Rediscovering TNAP in the brain: A major role in regulating the function and development of the cerebral cortex

Caroline Fonta, Pascal Barone, Laia Rodriguez Martinez, László Négyessy

Research output: Contribution to journalArticle

6 Citations (Scopus)


The presence of alkaline phosphatase (AP) activity in the neural tissue has been described decades ago. However, only recent studies clarified the isotype, regional distribution and subcellular localization of the AP expressed in the cerebral cortex of diverse mammalian species including the human. In the primate brain the discovery that the bone AP isotype (TNAP) is expressed provided the opportunity of a deeper understanding of the role of this enzyme in neuronal functions based on the knowledge acquired by studying the role of the enzyme in hypophosphatasia, mostly in bone mineralization. TNAP exhibits widespread substrate specificity and, in the brain, it is potentially involved in the regulation of molecules which play fundamental roles in signal transmission and development. In light of these observations, the localization of TNAP in the human cerebral cortex is of high significance when considering that epilepsy is often diagnosed in hypophosphatasia. Here we overview our results on the identification of TNAP in the primate cerebral cortex: TNAP exhibits a noticeably high activity in the synapses and nodes of Ranvier, is specifically present in layer 4 of the sensory cortices and additionally in layer 5 of prefrontal, temporal and other associational areas in human. Our studies also indicate that bone AP activity depends on the level of sensory input and that its developmental time-course exhibits characteristic regional differences. The relevance of our findings regarding human cortical physiology and brain disorders are discussed.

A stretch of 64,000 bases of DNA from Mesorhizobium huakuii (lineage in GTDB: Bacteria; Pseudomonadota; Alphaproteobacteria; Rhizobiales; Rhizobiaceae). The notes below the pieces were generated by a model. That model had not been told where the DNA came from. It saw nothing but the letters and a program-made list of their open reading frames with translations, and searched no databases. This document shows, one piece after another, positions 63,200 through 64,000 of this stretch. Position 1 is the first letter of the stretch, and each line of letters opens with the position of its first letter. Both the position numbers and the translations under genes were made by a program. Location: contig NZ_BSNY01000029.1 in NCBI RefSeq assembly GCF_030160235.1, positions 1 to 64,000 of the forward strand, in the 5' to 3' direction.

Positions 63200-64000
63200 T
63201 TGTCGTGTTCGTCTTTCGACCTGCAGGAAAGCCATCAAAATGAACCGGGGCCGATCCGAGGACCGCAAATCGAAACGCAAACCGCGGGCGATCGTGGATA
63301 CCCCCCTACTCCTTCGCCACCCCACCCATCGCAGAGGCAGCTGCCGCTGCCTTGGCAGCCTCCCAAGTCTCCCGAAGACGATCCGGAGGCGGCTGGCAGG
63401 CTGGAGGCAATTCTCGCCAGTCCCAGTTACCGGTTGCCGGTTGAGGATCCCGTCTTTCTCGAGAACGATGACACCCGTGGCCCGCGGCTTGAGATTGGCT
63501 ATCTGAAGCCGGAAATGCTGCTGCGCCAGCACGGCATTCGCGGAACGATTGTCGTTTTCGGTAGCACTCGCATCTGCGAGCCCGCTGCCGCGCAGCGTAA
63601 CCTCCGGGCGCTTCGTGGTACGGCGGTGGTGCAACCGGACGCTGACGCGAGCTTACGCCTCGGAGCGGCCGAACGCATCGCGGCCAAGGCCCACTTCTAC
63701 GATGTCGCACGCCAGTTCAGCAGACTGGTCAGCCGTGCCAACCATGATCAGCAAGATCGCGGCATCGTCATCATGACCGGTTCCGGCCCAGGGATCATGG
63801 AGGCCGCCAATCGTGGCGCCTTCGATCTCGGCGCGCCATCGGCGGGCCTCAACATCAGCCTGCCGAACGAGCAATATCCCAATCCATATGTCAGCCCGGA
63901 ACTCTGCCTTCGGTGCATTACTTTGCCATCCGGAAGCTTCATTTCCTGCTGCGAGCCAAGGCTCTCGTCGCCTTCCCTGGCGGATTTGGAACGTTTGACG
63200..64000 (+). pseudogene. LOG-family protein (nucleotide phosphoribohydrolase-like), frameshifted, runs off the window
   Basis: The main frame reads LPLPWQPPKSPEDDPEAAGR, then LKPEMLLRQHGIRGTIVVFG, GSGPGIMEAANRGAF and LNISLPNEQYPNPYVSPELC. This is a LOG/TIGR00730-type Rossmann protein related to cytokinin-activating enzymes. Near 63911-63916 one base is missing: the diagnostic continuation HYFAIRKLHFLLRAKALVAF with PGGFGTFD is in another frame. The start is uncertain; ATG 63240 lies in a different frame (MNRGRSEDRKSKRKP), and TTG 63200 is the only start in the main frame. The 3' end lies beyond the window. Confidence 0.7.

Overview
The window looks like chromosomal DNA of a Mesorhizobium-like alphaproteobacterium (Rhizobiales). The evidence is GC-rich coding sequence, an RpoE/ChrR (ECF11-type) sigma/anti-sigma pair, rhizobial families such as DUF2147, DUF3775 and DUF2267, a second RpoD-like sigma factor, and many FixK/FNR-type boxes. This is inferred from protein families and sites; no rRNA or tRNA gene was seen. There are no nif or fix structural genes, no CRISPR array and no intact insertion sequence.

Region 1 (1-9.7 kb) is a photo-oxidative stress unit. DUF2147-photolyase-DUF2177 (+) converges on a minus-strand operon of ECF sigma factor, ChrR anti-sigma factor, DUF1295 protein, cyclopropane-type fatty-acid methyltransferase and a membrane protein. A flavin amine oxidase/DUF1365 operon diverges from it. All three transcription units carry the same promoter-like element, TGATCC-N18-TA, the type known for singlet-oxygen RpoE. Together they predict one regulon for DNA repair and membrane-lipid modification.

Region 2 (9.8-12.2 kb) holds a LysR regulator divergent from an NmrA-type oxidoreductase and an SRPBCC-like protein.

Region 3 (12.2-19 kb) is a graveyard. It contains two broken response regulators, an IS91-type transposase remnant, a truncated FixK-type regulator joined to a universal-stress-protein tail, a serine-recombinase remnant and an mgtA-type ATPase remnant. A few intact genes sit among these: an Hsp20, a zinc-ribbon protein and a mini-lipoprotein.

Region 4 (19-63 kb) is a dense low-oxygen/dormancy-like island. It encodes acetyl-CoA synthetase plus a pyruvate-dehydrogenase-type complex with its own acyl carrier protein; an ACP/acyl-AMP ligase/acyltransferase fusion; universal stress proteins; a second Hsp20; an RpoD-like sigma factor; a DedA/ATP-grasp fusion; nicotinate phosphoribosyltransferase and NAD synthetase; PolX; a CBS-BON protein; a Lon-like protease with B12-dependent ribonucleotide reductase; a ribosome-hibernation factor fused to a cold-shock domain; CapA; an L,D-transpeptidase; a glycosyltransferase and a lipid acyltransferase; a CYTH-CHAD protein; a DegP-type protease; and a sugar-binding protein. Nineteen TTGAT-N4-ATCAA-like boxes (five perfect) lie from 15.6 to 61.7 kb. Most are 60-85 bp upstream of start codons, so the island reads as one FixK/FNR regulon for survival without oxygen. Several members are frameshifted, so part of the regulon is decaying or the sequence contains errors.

Original languageEnglish
Pages (from-to)85-106
Number of pages22
JournalSub-cellular biochemistry
Publication statusPublished - Jan 1 2015



  • Cortical layer
  • Enzyme histochemistry
  • Neurotransmission
  • Node of Ranvier
  • Synaptic cleft

ASJC Scopus subject areas

  • Biochemistry
  • Molecular Biology
  • Cell Biology
  • Cancer Research

Cite this